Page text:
TORONTO, C.A. (WROC) — Every year during the spring, summer, and fall, many researchers are out attentively studying Lake Ontario. But one time you won’t see studies of the water is the winter, due to the ice.

“No boats go out in the winter, and we generally take all our moorings out in the winter because we’re worried about damaging them with ice,” said Dr. Mathew Wells from the University of Toronto.

Dr. Wells along with many others is working on an international project between the United States and Canada to study how the temperature of Lake Ontario below the surface changes throughout the year. Previous to now though, they weren’t able to collect much data over the winter outside of surface temperatures

“There’s a big gap in our knowledge in the great lakes about what happens in the winter. Basically, we don’t know anything from late October to early April,” said Dr. Wells.

Specifically what they’re studying is known as the lake’s thermocline, a boundary that separates different layers of water that vary in temperature. The process that forms these layers is called stratification.

“They usually have layers, during the summer there’s a warm layer at the top of the lake, and a cold layer at the bottom of the lake, and these don’t mix because they’re different densities,” said Dr. Wells. “Freshwater lakes have this interesting property, in winter they’re actually stratified again. So the bottom of the lake is 4 degrees celsius […] the tops close to freezing. So water is actually most dense at 4 degrees celsius so in winter you actually have inverse stratification.”

While they’re still analyzing their first year’s worth of data they have found some interesting observations already.

“This layer between the warm and cold water can move up or down 20 or 30 meters throughout a single day,” said Dr. Wells. “Most fish in Lake Ontario like the cold water, so they’re tracking this layer. So if you’re a fisherman you really want to know where that layer is.”

This can create along with other processes such as upwelling, large changes, or gradients, in water temperature across the lake which so far is theorized to impact fish populations in the lake.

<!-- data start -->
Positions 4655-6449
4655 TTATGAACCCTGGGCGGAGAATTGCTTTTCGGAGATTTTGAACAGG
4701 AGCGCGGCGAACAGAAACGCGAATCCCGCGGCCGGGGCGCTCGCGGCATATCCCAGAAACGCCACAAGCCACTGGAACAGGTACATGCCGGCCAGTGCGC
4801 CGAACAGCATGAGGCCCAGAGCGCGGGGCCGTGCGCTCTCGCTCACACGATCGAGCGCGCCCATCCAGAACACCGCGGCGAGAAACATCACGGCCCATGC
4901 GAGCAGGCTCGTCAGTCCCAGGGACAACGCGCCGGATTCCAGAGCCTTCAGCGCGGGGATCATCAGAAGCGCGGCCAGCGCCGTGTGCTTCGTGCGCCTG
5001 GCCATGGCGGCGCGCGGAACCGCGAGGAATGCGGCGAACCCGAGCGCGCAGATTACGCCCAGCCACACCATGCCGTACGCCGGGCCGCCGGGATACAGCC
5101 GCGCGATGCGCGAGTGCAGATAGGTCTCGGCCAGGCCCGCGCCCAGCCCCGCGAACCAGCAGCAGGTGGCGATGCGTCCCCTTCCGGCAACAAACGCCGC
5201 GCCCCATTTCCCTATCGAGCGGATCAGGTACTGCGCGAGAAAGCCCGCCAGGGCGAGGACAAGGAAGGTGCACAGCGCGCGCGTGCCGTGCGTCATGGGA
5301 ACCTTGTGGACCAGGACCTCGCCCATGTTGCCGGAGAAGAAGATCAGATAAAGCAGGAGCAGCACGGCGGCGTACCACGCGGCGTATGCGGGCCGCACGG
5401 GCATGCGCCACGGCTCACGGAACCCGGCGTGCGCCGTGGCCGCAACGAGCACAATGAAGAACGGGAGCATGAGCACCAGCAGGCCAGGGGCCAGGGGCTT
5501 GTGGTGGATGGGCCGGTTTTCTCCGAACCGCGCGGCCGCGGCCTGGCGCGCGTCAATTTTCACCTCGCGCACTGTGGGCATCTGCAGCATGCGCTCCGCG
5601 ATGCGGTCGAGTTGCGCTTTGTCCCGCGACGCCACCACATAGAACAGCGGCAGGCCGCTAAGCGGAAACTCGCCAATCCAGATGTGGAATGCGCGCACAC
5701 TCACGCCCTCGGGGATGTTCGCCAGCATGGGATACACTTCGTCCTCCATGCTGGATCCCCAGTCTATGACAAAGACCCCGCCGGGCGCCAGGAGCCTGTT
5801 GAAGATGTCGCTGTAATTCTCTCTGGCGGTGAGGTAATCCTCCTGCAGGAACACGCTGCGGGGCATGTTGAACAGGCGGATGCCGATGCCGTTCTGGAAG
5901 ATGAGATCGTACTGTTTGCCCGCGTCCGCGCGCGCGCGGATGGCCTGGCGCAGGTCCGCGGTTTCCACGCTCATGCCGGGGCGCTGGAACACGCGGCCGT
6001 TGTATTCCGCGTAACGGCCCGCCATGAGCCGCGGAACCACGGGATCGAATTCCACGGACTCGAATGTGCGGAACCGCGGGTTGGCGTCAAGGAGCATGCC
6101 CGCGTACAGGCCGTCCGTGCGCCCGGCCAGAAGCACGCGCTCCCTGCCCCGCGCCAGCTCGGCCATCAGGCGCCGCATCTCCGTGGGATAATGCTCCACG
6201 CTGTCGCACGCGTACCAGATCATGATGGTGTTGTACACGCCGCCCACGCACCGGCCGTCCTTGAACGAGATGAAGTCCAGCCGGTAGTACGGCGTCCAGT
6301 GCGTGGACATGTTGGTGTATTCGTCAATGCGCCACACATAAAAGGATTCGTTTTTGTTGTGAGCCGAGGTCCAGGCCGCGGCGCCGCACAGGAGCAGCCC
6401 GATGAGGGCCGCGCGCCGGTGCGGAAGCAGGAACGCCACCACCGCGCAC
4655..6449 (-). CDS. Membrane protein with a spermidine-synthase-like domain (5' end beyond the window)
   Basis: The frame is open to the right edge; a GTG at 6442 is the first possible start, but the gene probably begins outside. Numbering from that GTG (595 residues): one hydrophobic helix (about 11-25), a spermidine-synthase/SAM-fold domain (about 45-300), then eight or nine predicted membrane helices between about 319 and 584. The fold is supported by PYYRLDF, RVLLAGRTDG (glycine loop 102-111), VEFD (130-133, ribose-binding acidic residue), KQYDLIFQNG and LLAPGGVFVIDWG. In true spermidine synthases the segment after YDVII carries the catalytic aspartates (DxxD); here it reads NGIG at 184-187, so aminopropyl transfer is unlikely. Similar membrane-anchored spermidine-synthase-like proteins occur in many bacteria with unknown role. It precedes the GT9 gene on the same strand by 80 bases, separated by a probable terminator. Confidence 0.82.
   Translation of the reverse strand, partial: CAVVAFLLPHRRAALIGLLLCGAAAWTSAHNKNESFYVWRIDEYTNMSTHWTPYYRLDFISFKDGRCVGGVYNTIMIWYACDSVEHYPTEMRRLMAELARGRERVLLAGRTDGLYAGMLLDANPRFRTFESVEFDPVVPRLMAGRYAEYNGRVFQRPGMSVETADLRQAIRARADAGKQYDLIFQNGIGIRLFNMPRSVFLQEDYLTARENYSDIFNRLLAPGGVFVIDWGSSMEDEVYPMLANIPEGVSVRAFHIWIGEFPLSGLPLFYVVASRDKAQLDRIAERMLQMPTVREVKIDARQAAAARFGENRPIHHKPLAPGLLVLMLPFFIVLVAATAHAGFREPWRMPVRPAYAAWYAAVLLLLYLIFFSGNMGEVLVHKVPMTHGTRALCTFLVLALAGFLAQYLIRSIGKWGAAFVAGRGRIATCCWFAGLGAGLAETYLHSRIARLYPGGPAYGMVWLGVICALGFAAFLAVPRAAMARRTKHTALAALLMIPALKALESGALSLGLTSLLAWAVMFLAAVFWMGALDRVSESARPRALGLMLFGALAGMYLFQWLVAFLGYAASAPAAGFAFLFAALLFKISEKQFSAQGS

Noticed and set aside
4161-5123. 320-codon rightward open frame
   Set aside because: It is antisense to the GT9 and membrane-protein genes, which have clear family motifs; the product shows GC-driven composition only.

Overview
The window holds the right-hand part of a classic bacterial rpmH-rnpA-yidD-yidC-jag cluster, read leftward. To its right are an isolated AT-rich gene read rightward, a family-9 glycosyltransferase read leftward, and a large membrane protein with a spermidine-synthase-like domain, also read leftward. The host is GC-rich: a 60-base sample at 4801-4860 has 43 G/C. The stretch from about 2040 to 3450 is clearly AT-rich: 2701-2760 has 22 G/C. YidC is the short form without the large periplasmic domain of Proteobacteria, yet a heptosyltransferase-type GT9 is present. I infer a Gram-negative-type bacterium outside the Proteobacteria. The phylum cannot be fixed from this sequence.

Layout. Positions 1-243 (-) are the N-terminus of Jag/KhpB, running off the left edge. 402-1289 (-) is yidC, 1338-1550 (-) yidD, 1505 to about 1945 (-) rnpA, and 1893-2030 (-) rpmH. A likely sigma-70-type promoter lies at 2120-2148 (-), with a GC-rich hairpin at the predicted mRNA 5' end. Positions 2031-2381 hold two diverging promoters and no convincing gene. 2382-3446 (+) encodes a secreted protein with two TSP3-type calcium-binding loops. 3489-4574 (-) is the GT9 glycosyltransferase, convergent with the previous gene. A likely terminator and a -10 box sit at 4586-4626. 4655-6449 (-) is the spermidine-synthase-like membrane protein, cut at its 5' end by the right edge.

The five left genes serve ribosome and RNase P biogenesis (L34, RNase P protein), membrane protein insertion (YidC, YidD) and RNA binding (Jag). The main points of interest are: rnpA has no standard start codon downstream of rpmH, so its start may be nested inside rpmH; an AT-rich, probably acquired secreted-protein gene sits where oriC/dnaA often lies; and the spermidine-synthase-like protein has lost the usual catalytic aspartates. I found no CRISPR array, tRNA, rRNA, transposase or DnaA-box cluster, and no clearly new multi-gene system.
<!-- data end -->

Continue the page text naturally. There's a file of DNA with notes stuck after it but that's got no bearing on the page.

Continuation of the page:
“If there [are] lake-wide gradients in water temperature […] the fish are either responding to it or it’s affecting their metabolism so maybe it’s too hot or it’s too cold and they don’t grow as big as you expect or they move”, said Dr. Wells. “We just finished the first year, hoping to collect 3 years of data and then we’ll be able to see how the fish are actually responding to, or how do the fish respond to these gradients.”

While there is still a lot of data to analyze, and two more years of the project to complete they are already preparing to release the data collected so far for free. This is only the beginning too in Dr. Wells’ eyes, as in his own words: “just because you don’t see something doesn’t mean nothing happened.”

“We really need more instruments out, more measurements in winter to understand how the chemistry gets set up for summer. A lot of the water quality issues of, can we eat the fish? Do the fish survive? […] Are they going to form bad algal blooms?” Dr. Wells said.

None of this would be possible as well without collaboration across borders, and between government and academic organizations. Something that Dr. Wells is highly thankful for.

“It’s been really great to have an opportunity [with] this GLOS funding to collaborate with scientists from various institutions in the United States and Canada that’s been a great example of collaborations for university and government teams on both sides of the border,” said Dr. Wells.